State Revenue Expected to Rebound in April
February 21, 2019
Tax receipts are lower than expected at this point in the fiscal year; however, both the Department of Finance (DOF) and Legislative Analysts’ Office (LAO) higher revenues in April to partially offset the current shortfall. They agree this is a side effect of the 2018 federal tax reform, causing Californians to pay more of their total tax liability in April instead of December. Additionally, sales tax continues to miss the mark, but could be a product of computer delays at the California Department of Tax and Fee Administration.
The latest DOF Finance Bulletin shows a revenues below estimates by $2.3 billion for the first seven months of the fiscal year, due primarily to low personal income tax (PIT) collections. For the month of January, PIT fell short of budget expectations by $2.7 billion (or 14.2 percent). This could be a sign of an economic slow-down; however, there are good reasons to believe that the administration’s monthly revenue estimates do not properly account for taxpayer behavior in light of changes to the State and Local Tax (SALT) deduction and that income taxes will rebound in April. For further explanation on why this could be the case, see the LAO’s State Tax Collections Report.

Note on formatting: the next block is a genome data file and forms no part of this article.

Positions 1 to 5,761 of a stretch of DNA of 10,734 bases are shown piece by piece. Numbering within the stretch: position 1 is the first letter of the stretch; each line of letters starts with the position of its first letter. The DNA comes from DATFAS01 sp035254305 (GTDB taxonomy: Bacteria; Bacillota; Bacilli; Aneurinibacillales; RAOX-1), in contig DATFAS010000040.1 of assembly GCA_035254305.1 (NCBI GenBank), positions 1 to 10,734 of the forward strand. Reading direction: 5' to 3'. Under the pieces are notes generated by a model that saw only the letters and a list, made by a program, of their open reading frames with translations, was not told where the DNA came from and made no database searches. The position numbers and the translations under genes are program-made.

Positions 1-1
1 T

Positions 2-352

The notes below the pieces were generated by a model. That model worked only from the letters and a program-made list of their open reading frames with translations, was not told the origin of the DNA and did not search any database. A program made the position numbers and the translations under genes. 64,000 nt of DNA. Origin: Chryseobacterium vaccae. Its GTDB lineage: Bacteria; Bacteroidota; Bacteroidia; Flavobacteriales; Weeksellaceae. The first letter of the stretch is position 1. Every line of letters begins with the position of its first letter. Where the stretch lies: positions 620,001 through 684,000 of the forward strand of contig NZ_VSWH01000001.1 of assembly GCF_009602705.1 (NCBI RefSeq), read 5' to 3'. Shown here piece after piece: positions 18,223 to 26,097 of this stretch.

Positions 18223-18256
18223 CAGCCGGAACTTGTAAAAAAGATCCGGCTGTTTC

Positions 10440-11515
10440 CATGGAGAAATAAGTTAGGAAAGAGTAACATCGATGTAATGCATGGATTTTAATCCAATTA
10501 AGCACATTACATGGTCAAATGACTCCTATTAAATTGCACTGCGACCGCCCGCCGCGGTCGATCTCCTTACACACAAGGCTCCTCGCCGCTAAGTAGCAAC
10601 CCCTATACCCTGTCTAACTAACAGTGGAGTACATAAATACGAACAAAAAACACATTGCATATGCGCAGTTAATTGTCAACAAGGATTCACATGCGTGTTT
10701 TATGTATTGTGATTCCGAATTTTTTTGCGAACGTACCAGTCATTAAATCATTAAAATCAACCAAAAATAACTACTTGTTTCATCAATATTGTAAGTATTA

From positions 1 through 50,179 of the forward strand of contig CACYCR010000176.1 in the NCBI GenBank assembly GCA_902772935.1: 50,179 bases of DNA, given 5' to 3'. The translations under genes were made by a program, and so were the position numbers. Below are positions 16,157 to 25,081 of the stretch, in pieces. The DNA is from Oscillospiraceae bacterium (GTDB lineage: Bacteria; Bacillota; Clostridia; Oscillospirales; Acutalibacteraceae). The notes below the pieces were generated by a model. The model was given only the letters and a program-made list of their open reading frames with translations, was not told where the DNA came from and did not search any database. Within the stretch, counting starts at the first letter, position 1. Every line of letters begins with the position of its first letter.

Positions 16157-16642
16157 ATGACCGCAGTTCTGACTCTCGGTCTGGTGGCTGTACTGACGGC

Sales and use taxes also came in below expectations in January; however, DOF acknowledges that at least a portion of the shortfall is due to the delayed recognition of some of the receipts. This can be further explained by the introduction of the new Centralized Revenue Opportunity System which replaced the state’s legacy computer systems.
Other economic indicators (e.g., labor market conditions, building activity, and real estate) are experiencing a slight decline. California’s unemployment rate increased 0.1 percent in December after remaining at a historic low of 4.1 percent from September through November, but the labor force participation rate has increased to its highest levels since September 2013. California’s residential building permits are up 0.6 percent from November, but down 22.9 percent from this time last year. Additionally, homes sales are down 4.8 percent from 2017 which is the first drop in four years.
CSAC will continue to keep counties apprised of the state’s financial conditions and what it could mean for the Governor’s Revised 2019-20 Budget expected sometime in May.